Research Topic

The Variable Mind? How Apparently Inconsistent Effects Might Inform Model Building

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Model building is typically based on the identification of a set of established facts in any given field of research, insofar as the model is then evaluated on how well it accounts for these facts. Psychology – and specifically visual word identification and reading – is no exception in this sense (e.g., ...

Model building is typically based on the identification of a set of established facts in any given field of research, insofar as the model is then evaluated on how well it accounts for these facts. Psychology – and specifically visual word identification and reading – is no exception in this sense (e.g., Amenta & Crepaldi, 2012; Coltheart et al., 2001; Grainger & Jacobs, 1996).
What counts as an established fact, however, was never discussed in great detail. It was typically considered, for example, that experimental effects need to replicate across, e.g., individuals, experimental settings, and languages if they are to be believed. The emphasis was on consistency, perhaps under a tacit assumption that the universal principles lying behind our cognitive structures determine our behaviour for the most part (or at least for that part that is relevant for model building).
There are signs that a different approach is growing up in reading research. On a theoretical ground, Dennis Norris' Bayesian reader (2006, 2009) has advanced the idea that models can dispense of static forms of representation (i.e., fixed architectures), and process information in a way that is dynamically constrained by context-specific requirements. Ram Frost (2012) has focused on language-specific constraints in the development of general theories of reading. On an empirical ground, the most notable recent advance in visual word identification concern the demonstration that some previously established (in the classic sense) effects depend heavily on language (Velan and Frost, 2011), task (e.g., Duñabeitia et al., 2011; Marelli et al., in press; Kinoshita and Norris, 2009), or even individual differences (Andrews & Lo, 2012, 2013). Variability has become an intrinsic and informative aspect of cognitive processing, rather than a sign of experimental weakness.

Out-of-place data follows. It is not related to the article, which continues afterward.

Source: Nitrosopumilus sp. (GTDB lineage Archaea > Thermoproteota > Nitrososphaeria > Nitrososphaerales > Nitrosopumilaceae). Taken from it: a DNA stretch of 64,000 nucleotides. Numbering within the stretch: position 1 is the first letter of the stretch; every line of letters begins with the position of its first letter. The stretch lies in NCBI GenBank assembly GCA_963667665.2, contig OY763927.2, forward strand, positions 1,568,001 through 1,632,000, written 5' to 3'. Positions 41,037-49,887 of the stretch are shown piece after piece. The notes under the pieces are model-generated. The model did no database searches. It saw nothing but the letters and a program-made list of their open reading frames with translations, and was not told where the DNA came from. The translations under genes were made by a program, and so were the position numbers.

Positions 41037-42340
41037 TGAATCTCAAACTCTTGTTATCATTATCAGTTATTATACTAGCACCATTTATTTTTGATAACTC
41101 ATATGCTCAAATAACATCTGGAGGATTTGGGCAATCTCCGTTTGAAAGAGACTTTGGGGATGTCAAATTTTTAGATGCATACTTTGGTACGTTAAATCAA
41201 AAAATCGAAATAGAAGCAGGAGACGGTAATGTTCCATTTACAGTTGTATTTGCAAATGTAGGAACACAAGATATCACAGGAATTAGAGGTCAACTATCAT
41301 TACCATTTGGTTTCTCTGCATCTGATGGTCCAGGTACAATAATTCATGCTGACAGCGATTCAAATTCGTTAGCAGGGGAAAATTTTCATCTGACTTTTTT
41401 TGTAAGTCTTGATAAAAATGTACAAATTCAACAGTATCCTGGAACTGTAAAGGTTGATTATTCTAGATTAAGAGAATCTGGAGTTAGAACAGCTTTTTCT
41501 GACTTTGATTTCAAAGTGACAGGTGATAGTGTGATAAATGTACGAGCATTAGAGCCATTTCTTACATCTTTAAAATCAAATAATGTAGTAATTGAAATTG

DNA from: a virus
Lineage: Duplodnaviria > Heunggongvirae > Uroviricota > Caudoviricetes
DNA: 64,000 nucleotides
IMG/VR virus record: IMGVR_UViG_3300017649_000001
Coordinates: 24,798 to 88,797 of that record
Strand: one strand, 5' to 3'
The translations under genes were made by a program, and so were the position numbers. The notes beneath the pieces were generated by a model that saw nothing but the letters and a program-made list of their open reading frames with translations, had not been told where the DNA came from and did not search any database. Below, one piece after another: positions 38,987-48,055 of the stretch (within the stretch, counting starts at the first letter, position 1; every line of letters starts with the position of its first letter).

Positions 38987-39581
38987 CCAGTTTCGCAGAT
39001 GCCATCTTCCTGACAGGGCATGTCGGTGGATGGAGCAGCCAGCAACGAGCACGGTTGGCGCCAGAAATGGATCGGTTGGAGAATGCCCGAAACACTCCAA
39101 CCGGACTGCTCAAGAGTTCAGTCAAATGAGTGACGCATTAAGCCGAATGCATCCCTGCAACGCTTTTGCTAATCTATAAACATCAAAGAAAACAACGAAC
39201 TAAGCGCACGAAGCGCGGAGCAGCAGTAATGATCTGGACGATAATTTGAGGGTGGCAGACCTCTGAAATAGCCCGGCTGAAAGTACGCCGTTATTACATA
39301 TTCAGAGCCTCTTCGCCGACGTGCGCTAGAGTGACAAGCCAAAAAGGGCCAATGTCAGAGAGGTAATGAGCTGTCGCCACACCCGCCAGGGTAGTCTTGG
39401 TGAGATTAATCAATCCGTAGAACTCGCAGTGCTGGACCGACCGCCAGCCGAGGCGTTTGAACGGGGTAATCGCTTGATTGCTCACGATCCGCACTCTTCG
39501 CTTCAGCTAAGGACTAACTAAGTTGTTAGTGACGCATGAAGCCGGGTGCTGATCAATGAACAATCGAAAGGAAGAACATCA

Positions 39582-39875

This Research Topic aims at moving forward in this new direction by providing an outlet for experimental and theoretical papers that: (i) explore more in depth the theoretical basis for considering variability as an intrinsic property of the human cognitive system; (ii) highlight new context-dependent experimental effects, in a way that is informative on the dynamics of the underlying cognitive processing; (iii) shed new light on known context-dependent experimental effects, again in a way that enhances their theoretical informativeness. Both original and review papers are welcome, in any discipline related to human cognition (e.g., experimental psychology, cognitive neuroscience, neuropsychology, human-inspired artificial intelligence). Work on visual word identification and reading is particularly welcome, and will be given special emphasis; however, papers on oral language comprehension and production are also welcome and will be given full consideration.


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